Whenever I’m stuck, there are 3 places I look for wisdom:
In this most recent instance, I found myself wondering day after day, usually on the train or in the shower, how to carve out time for art-making while simultaneously working full-time, finishing a graduate program, maintaining a reasonable level of civic engagement, and going to therapy twice a week.
I went to friends first.
I asked the question to a few good friends in a few different ways and the responses I received were more vague and explanatory than concrete and actionable:
“That all comes with time.”
“Making art is hard.”
“You do what you want with the time you have.” (eerily similar to Gandalf’s wisdom, no?)
These responses simultaneously felt spot on and unhelpful. They seemed to dodge the core of the question, the feeling of being pulled like an elastic band between the expectations of those around us, the enduring narrative they build within us, and our faint internal compass.
Of all the wisdom in Art & Fear one sentence resonated and simplified so much of my personal experience:
Quitting is fundamentally different from stopping. The latter happens all the time. Quitting happens once. Quitting means not starting again — and art is all about starting again.
Bayles and Orland also succinctly capture the difficulty in discussing the process of art-making, what I found so unsatisfying in my conversations:
There is no ready vocabulary to describe the ways in which artists become artists, no recognition that artists must learn to be who they are (even as they cannot help being who they are.) We have a language that reflects how we learn to paint, but not how we learn to paint our paintings. How do you describe the [reader to place words here] that changes when craft swells to art?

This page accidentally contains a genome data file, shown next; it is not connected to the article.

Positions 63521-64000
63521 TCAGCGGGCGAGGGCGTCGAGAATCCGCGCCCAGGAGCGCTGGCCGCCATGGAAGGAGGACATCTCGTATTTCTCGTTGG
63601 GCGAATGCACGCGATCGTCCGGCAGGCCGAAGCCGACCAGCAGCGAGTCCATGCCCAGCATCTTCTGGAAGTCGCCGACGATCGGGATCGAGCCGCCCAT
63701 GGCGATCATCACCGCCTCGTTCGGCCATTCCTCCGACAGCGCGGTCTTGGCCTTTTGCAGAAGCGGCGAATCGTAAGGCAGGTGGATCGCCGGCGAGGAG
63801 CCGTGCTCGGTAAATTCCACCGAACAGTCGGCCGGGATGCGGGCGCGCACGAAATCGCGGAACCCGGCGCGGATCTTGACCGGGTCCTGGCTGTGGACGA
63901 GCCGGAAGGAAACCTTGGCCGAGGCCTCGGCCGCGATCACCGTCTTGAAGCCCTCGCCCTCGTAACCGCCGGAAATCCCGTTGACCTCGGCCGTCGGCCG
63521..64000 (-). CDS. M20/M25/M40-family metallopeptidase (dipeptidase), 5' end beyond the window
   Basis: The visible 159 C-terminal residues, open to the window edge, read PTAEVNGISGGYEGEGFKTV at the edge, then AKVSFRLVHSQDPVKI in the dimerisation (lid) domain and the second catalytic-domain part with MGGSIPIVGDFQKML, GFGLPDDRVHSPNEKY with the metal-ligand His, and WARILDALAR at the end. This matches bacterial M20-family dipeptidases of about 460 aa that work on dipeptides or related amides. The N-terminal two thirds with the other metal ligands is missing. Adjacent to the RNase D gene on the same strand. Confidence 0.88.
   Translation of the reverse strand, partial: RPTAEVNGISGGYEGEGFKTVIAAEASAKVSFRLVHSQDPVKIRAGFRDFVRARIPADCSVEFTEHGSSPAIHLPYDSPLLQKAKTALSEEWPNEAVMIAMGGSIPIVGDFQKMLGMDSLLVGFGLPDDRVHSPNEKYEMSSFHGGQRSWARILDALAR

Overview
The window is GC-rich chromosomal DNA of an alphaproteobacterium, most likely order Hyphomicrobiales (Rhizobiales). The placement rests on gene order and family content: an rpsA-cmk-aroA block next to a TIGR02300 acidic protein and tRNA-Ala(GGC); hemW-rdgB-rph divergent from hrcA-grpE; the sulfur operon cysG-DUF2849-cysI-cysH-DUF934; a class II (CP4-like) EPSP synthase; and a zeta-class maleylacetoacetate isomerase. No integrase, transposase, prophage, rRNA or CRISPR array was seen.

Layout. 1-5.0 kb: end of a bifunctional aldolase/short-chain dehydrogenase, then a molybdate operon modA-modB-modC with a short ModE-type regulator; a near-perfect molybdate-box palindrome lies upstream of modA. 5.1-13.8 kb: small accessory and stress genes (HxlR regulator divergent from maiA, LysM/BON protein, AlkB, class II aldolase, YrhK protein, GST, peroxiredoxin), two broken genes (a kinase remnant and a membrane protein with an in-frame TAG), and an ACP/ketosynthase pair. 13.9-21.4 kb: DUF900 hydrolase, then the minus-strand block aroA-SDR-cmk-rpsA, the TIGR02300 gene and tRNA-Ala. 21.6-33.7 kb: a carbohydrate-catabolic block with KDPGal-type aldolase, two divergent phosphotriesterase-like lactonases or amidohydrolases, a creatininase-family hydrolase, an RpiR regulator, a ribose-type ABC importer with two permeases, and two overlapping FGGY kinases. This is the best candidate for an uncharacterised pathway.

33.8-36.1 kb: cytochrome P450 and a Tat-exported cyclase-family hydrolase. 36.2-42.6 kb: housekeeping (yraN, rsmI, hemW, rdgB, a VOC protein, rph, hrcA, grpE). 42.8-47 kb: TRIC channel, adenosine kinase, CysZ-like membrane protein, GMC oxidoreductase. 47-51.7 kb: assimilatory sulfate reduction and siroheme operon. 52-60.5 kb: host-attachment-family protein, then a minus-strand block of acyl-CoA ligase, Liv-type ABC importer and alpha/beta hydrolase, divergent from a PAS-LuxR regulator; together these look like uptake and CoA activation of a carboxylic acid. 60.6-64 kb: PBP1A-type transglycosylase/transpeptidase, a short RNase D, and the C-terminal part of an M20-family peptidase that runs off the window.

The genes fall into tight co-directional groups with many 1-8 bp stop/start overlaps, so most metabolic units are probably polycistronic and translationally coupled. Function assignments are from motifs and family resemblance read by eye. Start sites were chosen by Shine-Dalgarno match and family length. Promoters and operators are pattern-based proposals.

Pressfield’s strategy is unique. He objectifies the problem. He calls it “Resistance.” He talks about strategies to square off with Resistance. On the final pages I felt I found some answers, but also more questions. Where does ‘Resistance’ come from? And why do we heed it’s call?
In doing all this digging what I realized is this:
How fixated we become on the question “how do I make time for art?” has very little to do with how much free time is available to us. In fact, it has nothing to do with that. Beginning with this question is like building a house of cards by placing a card in the middle of the air, where it might have stood had there been a foundation. It will always fall.
We have to go back.
Before we ask how we can make more time for art, we have to ask how we arrived at a place where we need to carve out time for art. What I was really asking my friends was, “How did I arrive here? What happened? How do I get back to who I am?”
When I revisited Art & Fear, this passage made more sense:
The desire to make art begins early. Among the very young this is encouraged (or at least indulged as harmless) but the push toward a ‘serious’ education soon exacts a heavy toll on dreams and fantasies…Yet for some the desire persists, and sooner or later must be addressed. And with good reason: your desire to make art — beautiful or meaningful or emotive art — is integral to your sense of who you are. Life and Art, once entwined, can quickly become inseparable; at age ninety Frank Lloyd Wright was still designing, Imogen Cunningham still photographing, Stravinsky still composing, Picasso still painting.
What gives us the will to pursue art when there is no external validation (in fact, often in the face of many deterrents) is the strength of our belief that we need to make art, that it fuels our well-being and joy and that we are deserving of such well-being and joy.
This cannot be overstated.
Art-making has everything to do with how we experience ourselves on a daily basis; whether we find ourselves capable and worthy of meeting our own needs. This includes needs that are characterized as frivolous, unimportant, and nonessential by parents, teachers, friends, and peers.
So, ask yourself this: “What is the story playing in my head when I make time for art?” Try to pay attention to the voices that come up. Who do they belong to? Where did they originate?
This is a hard dialogue to ‘hear’ because it often comes to us in the form of fleeting feelings; a jolt under our sternum, a vague sense of frustration, a tense neck when we sit to work. But accessing it is as paramount as fingerprints are to a detective.
If you are at the very start of this long journey, you may not hear anything at all. That’s okay too. Keep the question in the back of your mind and revisit every few days. The more you listen, the quieter everyone else becomes.